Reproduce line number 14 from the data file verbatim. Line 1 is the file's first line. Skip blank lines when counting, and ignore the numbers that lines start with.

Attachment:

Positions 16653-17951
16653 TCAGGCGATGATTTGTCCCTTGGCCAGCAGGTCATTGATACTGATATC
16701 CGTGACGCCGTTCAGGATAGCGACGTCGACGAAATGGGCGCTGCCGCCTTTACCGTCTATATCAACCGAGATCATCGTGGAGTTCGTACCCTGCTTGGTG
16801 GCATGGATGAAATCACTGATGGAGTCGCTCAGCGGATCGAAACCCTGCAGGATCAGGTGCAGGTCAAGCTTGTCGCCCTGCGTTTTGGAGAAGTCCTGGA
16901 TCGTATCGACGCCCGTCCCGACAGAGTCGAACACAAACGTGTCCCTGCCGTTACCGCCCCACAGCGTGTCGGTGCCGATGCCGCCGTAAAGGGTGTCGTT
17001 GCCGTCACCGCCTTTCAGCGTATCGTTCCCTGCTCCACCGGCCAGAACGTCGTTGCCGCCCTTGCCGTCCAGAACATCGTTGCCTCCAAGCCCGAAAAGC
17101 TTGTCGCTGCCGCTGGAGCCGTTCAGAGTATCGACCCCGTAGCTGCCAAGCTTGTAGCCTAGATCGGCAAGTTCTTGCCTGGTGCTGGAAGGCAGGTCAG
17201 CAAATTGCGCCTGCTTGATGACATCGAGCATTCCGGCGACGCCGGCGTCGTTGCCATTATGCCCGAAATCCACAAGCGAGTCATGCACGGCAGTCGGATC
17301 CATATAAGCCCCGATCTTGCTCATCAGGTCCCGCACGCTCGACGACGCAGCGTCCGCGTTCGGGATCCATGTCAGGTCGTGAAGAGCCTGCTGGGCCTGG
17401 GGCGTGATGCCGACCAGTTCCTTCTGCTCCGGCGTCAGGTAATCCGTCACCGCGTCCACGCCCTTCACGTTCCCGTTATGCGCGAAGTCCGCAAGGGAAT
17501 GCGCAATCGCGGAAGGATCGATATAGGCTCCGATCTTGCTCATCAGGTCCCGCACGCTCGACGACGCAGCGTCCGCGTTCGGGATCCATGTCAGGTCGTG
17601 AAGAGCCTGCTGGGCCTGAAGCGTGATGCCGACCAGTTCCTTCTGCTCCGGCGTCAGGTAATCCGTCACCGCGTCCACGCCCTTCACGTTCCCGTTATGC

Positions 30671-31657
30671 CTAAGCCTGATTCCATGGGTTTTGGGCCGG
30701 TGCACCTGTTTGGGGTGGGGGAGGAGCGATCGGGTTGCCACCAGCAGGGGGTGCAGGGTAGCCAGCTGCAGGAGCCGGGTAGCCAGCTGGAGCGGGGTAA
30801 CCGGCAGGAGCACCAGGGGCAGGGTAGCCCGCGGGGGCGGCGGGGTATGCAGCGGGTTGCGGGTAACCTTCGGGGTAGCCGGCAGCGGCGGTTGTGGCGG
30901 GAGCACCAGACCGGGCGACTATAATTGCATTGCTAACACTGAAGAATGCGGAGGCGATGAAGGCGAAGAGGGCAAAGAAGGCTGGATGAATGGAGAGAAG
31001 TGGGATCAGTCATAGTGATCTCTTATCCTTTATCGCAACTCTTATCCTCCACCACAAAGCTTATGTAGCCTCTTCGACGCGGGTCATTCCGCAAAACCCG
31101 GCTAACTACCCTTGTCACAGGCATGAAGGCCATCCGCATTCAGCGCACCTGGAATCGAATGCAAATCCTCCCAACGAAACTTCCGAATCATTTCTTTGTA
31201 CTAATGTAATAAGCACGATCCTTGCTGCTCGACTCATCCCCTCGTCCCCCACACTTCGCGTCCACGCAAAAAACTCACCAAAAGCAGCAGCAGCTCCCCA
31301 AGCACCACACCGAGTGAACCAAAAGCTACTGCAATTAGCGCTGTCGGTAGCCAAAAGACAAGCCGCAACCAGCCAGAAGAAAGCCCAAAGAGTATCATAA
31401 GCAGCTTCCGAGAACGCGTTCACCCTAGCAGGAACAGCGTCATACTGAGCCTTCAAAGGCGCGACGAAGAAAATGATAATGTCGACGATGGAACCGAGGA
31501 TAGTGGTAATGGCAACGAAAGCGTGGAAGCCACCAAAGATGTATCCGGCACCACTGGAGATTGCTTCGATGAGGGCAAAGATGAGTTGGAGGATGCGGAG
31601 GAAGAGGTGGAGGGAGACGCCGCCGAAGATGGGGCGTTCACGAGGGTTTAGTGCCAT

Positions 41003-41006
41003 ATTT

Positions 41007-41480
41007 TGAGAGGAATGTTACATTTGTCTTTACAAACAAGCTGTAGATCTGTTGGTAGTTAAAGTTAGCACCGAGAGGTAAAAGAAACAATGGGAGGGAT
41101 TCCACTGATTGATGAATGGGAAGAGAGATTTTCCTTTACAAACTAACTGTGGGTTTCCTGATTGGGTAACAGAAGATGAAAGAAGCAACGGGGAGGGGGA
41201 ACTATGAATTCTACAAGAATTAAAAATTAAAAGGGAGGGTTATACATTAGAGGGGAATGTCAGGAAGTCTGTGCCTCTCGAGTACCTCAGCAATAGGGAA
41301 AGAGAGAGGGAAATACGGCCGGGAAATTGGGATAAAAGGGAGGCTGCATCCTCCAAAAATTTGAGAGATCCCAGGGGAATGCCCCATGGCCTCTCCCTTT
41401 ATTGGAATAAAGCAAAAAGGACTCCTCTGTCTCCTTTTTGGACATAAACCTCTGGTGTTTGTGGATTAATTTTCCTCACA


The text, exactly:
30671 CTAAGCCTGATTCCATGGGTTTTGGGCCGG